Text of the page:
The first way to approach this question is to look at the First Epistle of John as a whole, to see why it was written and whether there is a unity of structure.
Harold W. Attridge says, in 'Christianity from the Destruction of Jerusalem to Constantine’s Adoption of the New Religion: 70-312 CE', published in Christianity and Rabbinic Judaism:
A Parallel History of Their Origins and Early Development (edited by Hershel Shanks), page 172, that continuing friction among early Christians over the nature of Jesus is evident in the Johannine epistles. He says 1 John criticises ‘secessionists’ who departed in a dispute over the fleshly (human) character of Jesus (1 John 4:1-3) and the reality of sin (1 John 1:8-10).
Burton L. Mack says, in Who Wrote the New Testament, page 215, that a split took place in the Johannine community shortly after the turn of the second century. One faction thought it best to merge with other Christian groups of a more centrist leaning. Another party refused, holding to the enlightenment tradition of the community and developed in the direction of a Christian gnosticism. He says (page 218) the author of 1 John wanted to charge his opponents with being sinners (1 John 1:8-10), but since his new soteriology (doctrine of salvation) was about sin and forgiveness, the topic could backfire. He did not want to offer his opponents the promise of forgiveness. Mack calls the author's polemic against his erstwhile brothers and sisters vicious. Seen in this light, 1 John has a unity of purpose and a strong emotional content. When loyalty may have been fragile after such an acrimonious split, the frequent words of endearment might have been designed to draw the audience in to the author's story.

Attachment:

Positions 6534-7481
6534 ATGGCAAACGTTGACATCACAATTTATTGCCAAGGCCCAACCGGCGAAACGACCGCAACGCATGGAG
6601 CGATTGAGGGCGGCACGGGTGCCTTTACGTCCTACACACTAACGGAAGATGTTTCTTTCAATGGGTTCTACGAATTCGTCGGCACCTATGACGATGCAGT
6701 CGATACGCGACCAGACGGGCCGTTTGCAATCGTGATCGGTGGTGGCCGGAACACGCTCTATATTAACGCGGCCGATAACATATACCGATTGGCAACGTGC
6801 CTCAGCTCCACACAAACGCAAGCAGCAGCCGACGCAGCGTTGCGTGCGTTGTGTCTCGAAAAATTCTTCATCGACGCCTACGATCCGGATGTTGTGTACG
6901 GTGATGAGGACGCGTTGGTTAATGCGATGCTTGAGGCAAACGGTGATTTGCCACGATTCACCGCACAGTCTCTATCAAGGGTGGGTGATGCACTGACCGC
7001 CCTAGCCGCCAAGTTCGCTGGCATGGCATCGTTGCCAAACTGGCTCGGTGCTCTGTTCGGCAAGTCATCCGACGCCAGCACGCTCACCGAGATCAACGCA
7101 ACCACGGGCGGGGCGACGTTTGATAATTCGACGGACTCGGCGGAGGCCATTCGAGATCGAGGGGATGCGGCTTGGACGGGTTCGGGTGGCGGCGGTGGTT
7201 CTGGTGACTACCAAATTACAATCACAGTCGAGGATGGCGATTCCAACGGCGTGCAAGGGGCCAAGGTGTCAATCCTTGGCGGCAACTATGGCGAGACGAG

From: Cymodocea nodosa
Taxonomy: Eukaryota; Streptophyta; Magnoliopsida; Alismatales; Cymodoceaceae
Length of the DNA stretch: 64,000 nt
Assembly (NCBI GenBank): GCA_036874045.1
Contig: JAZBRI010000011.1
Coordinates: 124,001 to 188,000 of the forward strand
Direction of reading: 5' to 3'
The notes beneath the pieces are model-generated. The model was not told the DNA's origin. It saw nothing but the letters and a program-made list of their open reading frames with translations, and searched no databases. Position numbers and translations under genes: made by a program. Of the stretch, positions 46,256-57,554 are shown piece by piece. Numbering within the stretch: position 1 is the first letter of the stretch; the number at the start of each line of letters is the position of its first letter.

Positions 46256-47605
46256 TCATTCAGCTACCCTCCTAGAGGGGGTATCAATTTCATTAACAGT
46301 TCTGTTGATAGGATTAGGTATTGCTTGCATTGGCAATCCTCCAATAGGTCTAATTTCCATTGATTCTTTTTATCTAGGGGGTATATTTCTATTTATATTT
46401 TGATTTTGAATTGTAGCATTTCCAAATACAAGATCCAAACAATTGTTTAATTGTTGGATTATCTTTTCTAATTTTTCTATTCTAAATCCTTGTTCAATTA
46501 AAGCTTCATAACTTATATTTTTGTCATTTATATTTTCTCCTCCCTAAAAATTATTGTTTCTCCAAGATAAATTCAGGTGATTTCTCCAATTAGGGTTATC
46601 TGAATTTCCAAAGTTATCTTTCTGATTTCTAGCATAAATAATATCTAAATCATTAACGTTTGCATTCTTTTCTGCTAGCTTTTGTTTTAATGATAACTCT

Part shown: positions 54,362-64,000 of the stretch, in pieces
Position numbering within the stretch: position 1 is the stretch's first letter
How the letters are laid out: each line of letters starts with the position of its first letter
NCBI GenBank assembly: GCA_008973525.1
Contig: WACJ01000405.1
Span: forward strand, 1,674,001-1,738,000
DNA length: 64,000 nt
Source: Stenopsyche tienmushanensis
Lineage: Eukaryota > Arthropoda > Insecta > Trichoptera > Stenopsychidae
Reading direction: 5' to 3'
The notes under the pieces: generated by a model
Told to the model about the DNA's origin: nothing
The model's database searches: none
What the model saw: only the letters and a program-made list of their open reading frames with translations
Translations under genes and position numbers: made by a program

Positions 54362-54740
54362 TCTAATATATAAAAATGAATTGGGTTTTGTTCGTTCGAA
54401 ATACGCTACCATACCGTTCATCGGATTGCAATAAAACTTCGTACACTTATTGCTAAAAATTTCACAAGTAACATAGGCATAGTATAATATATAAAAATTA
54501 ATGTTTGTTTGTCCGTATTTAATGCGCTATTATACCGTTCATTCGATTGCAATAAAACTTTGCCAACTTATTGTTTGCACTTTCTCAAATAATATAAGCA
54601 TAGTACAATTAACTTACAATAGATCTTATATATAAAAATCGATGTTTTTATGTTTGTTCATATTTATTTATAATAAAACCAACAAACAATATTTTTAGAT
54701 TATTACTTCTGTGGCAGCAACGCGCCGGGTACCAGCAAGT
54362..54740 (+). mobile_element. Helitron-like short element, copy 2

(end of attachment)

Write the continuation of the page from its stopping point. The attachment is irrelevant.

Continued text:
Raymond E. Brown says, in An Introduction to the New Testament, page 384, that the great majority of scholars think of unified composition and that a thesis of combined sources has little following. Looking, for example, at verses 2:1-6 as a separate composition, it has too little context and too little force to be a useful letter. On the other hand, verses 2:1ff seem to build on the argument about sin in chapter 1.